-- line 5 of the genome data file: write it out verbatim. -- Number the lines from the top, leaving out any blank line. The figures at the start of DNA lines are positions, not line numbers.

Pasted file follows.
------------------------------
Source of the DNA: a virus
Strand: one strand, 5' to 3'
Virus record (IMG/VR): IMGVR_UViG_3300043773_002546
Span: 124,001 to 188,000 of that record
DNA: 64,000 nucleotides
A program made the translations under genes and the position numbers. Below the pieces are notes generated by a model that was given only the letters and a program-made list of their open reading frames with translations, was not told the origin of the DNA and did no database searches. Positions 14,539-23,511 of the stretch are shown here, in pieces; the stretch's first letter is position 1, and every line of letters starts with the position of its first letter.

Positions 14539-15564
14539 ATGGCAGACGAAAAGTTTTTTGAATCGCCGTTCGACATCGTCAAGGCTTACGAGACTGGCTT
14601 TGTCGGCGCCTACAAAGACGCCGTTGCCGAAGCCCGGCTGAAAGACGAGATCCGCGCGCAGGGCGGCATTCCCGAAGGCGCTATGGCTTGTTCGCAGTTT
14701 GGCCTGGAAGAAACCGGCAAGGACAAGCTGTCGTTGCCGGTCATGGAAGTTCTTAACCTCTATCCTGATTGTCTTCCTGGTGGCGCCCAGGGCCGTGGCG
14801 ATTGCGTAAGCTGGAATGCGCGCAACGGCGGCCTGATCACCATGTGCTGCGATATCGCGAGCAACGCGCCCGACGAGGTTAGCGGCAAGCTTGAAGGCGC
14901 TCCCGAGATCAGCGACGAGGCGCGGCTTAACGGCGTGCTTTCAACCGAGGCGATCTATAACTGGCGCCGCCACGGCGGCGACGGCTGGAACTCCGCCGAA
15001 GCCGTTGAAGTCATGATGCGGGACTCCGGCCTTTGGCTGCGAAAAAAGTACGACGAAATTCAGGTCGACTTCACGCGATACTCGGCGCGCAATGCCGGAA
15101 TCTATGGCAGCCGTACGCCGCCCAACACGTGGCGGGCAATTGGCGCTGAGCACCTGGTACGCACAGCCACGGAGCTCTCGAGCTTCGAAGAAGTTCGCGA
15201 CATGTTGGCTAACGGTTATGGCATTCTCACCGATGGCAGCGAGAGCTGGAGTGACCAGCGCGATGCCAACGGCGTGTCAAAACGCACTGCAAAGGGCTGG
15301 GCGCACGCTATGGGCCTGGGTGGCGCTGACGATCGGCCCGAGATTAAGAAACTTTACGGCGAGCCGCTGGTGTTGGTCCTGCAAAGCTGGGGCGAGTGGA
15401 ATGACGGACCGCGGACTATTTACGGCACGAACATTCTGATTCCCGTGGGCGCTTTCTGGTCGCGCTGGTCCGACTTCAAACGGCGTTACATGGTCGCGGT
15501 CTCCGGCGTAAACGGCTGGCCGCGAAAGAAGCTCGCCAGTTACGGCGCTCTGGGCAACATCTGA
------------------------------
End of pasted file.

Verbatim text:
DNA: 64,000 nucleotides